Running A Mile A Day Has Its Pros And Cons

Running A Mile A Day Has Its Pros And Cons

Whether you don't have access to gym equipment like dumbbells right now or just ~need~ a break from the day-to-day and are looking for a solo form of exercise, there's never been a better time to set a running goal—like running a mile a day.

As long as you have a pair of sneakers and a safe place to put one foot in front of the other, you're just minutes away from basking in all of the endorphins (and hopefully the sun) that come with a good run.

Even if running has never been your thing, working toward a daily mile is totally doable. "Most people—including kids—could safely run or walk a mile per day with little to no risk of injury," says Steve Stonehouse, CPT, USATF run coach, and director of education for STRIDE. (Yep, walking breaks are totally acceptable, guys!)

Even seasoned runners should consider running a mile every day. "If you already have a regular running routine, increasing up to daily runs could improve your stamina and mood, too," adds Rebecca Kennedy, CPT, Peloton Master Tread Instructor.

So, yeah, if you needed a little extra push to get moving, this is it. But before you set that daily reminder to get out there and log that mile, there are a few things the pros want you to keep in mind.

As long as you do it safely (more on that soon), running a mile a day is a great way to support your overall health and fitness.

"You get all the benefits of running in general, like supporting cardiorespiratory fitness and bone health, without the volume of mileage that can potentially cause injury," says Stonehouse.

It's also a great way to guarantee you spend some time outdoors every day—and exercising outside has been shown to have greater psychological benefits, like a boosted mood and feeling calm, than sweating indoors, according to research from the American Psychological Association. (If you log your mile on a tread, though, even looking at nature scenes on a screen enhances your run's happiness-inducing effect, found a study published in the International Journal of Environmental Research and Public Health.)

The average 150-pound person burns about 370 calories in 30 minutes of running at a 10 minute/mile pace, according to Harvard Medical School. Run a single mile at that pace and you'll burn about 123 calories.

While that's definitely something, it's likely not going to keep you progressing toward your goals long-term. "Your body is an incredibly adaptive machine and will adapt to the stresses of running a mile a day relatively quickly," explains Stonehouse.

If weight loss is your ultimate goal, you'll want to focus on training that helps you burn fat efficiently and build muscle. Which is why, ultimately, just running a mile a day won't do much to move the needle towards your long-term weight-loss goals; it simply doesn't burn enough calories. (Need a little inspo? Try one of these top calorie-burning exercises instead.)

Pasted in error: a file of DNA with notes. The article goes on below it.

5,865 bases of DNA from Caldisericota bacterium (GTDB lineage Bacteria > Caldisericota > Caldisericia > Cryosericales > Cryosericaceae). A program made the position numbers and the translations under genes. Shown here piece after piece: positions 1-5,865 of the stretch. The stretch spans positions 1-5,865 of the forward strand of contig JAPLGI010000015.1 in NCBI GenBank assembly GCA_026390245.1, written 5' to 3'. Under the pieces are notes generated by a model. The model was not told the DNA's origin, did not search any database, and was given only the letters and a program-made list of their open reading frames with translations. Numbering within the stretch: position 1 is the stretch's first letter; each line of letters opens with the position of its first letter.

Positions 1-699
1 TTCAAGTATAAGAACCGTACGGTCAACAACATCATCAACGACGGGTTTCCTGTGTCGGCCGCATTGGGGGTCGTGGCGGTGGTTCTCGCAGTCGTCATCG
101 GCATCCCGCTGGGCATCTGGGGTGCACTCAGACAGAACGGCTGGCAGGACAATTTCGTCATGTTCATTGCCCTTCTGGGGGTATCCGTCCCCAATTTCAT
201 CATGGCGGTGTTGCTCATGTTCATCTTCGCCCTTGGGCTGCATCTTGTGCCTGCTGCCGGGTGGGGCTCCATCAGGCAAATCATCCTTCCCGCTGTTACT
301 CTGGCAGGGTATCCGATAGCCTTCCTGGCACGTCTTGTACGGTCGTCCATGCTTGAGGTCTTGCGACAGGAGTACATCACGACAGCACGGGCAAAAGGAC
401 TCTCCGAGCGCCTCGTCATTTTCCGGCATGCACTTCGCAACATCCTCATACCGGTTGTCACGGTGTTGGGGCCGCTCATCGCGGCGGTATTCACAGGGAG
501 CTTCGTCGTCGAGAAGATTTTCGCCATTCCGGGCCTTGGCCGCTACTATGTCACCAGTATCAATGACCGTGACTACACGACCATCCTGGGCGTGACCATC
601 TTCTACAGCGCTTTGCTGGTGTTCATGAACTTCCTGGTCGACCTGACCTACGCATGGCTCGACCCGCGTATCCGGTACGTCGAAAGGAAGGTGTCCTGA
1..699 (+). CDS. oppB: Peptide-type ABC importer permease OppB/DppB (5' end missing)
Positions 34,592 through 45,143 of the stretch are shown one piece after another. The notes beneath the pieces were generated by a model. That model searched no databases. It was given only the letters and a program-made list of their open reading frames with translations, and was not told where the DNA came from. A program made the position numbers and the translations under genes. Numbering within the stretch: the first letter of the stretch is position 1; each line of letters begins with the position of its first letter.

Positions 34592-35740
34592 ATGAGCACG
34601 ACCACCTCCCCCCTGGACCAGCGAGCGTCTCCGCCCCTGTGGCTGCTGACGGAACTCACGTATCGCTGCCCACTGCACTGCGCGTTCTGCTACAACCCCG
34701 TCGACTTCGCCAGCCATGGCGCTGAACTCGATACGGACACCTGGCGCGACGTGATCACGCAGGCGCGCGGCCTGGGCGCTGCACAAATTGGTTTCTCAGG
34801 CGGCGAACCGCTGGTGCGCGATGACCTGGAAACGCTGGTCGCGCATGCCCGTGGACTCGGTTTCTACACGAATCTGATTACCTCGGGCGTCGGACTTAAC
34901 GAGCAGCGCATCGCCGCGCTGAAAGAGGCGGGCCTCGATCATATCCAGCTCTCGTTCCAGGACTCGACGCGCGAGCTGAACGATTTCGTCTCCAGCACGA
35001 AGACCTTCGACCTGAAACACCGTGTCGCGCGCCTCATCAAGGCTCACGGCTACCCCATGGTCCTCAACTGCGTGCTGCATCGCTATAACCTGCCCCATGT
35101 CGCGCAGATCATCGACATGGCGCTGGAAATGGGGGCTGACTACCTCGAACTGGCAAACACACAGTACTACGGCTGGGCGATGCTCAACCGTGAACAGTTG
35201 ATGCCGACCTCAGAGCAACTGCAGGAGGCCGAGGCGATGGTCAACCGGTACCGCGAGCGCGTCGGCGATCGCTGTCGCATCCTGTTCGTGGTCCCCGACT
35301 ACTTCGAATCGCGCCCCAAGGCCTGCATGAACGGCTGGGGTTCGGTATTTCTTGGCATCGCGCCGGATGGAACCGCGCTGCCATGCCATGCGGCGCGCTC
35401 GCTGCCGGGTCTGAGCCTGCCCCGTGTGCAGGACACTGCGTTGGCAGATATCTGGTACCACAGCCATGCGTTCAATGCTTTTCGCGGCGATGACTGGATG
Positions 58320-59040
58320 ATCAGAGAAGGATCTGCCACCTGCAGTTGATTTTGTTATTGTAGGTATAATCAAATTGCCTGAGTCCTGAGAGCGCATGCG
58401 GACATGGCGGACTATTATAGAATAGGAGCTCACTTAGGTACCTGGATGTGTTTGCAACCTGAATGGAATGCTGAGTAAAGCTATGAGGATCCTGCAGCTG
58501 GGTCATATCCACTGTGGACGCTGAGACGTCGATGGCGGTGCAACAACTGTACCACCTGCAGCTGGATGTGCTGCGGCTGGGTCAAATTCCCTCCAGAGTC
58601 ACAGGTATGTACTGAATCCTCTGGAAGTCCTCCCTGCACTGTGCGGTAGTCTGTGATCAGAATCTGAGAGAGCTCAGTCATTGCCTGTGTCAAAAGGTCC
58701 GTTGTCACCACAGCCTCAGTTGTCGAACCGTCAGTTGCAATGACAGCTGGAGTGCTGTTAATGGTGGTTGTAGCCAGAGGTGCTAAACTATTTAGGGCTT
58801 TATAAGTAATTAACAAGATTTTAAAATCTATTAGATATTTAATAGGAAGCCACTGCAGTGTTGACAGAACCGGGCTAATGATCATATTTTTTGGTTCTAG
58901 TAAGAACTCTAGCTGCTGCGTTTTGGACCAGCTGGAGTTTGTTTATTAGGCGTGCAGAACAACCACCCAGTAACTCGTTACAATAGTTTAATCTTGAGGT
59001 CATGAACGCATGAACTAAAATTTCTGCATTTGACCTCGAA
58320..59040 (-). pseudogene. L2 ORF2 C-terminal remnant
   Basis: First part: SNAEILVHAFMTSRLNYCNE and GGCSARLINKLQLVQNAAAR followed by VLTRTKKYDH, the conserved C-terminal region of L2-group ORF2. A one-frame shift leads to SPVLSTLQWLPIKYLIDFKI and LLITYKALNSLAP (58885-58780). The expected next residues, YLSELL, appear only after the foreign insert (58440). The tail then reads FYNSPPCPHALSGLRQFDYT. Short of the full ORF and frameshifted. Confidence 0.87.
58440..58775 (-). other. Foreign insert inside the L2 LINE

Though logging a daily mile can be a great way to get moving and support your health and fitness goals, whether or not it supports muscle growth, too, depends on how you run it.

"Low-intensity cardio does not lead to muscle gain, a.k.a. hypertrophy," says Kennedy. If you run a mile at an easier or more moderate pace, you rely on type I (a.k.a. slow-twitch) muscle fibers, which support endurance exercise. (Picture a marathon runner.)

However, "sprinting is a great way to focus on muscle gain," Kennedy says. Sprinting recruits more muscle fibers, specifically type II (a.k.a. fast-twitch) muscle fibers, which support power production.

A surefire way to build that muscle? This equipment-free workout sculpts your lower body from home:

That said, sprinting just a total of one mile a day likely isn't enough to make noticeable muscle gains, says Kennedy. "In order to really put on muscle, you need to lift weights, eat enough to support muscle tissue breakdown and protein synthesis, and get adequate recovery."

Ultimately, can sprints support your progress? Totally. But will they do the job on their own? Not so much.

Before you vow to lace up your running shoes seven days a week, consider this: "If you don't run regularly and begin running every day, the steep increase in stress and impact puts pressure on your joints and ligaments. This could lead to potential injury," Kennedy says. So, if you don't have a current running routine, start with just one day of running per week and work yourself up to every day over the course of several weeks, she recommends.

Still, though, "running daily is not for everyone, just like power lifting every day isn't advisable," Kennedy says. So don't feel like if you haven't tried running a mile a day that you're missing out. There are plenty of other ways to reap similar benefits.

One of the biggest things to keep in mind is that, while you can totally build a tolerance to daily runs, switching up how you move from day to day can keep you feeling fresh, both in body and in mind.

Kennedy says her go-to way of incorporating a one-mile run into daily exercise is as a finisher. "It's an incredible way to feel accomplished at the end of a workout," she says. Whatever gas you've got left in the tank, burn through it in that mile.

Or, if you take your daily mile at an easier pace, it works well as a warm-up, too.

The bottom line: Running a mile a day can support your overall fitness and cardiovascular health, but don't expect it to build major muscle or eliminate the need for other types of exercise.

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